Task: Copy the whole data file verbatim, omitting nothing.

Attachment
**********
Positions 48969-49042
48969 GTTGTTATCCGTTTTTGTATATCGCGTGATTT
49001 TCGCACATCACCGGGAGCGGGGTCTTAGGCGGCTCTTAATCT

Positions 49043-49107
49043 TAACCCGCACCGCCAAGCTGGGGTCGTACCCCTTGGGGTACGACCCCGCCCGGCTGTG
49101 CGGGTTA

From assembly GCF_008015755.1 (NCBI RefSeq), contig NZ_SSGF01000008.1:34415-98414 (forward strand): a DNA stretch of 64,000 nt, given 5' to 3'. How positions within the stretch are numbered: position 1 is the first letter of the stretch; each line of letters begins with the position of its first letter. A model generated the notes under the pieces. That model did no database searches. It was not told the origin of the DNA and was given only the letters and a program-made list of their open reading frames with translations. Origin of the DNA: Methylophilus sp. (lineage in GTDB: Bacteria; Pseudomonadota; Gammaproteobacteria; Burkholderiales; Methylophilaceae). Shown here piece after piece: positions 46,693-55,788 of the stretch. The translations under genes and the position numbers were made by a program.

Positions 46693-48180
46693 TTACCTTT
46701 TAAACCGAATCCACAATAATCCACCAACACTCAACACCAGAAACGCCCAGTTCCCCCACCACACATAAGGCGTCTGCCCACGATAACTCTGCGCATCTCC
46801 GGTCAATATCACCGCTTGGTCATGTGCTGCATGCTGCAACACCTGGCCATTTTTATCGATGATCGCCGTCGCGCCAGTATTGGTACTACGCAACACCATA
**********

Positions 48969-49042
48969 GTTGTTATCCGTTTTTGTATATCGCGTGATTT
49001 TCGCACATCACCGGGAGCGGGGTCTTAGGCGGCTCTTAATCT

Positions 49043-49107
49043 TAACCCGCACCGCCAAGCTGGGGTCGTACCCCTTGGGGTACGACCCCGCCCGGCTGTG
49101 CGGGTTA

From assembly GCF_008015755.1 (NCBI RefSeq), contig NZ_SSGF01000008.1:34415-98414 (forward strand): a DNA stretch of 64,000 nt, given 5' to 3'. How positions within the stretch are numbered: position 1 is the first letter of the stretch; each line of letters begins with the position of its first letter. A model generated the notes under the pieces. That model did no database searches. It was not told the origin of the DNA and was given only the letters and a program-made list of their open reading frames with translations. Origin of the DNA: Methylophilus sp. (lineage in GTDB: Bacteria; Pseudomonadota; Gammaproteobacteria; Burkholderiales; Methylophilaceae). Shown here piece after piece: positions 46,693-55,788 of the stretch. The translations under genes and the position numbers were made by a program.

Positions 46693-48180
46693 TTACCTTT
46701 TAAACCGAATCCACAATAATCCACCAACACTCAACACCAGAAACGCCCAGTTCCCCCACCACACATAAGGCGTCTGCCCACGATAACTCTGCGCATCTCC
46801 GGTCAATATCACCGCTTGGTCATGTGCTGCATGCTGCAACACCTGGCCATTTTTATCGATGATCGCCGTCGCGCCAGTATTGGTACTACGCAACACCATA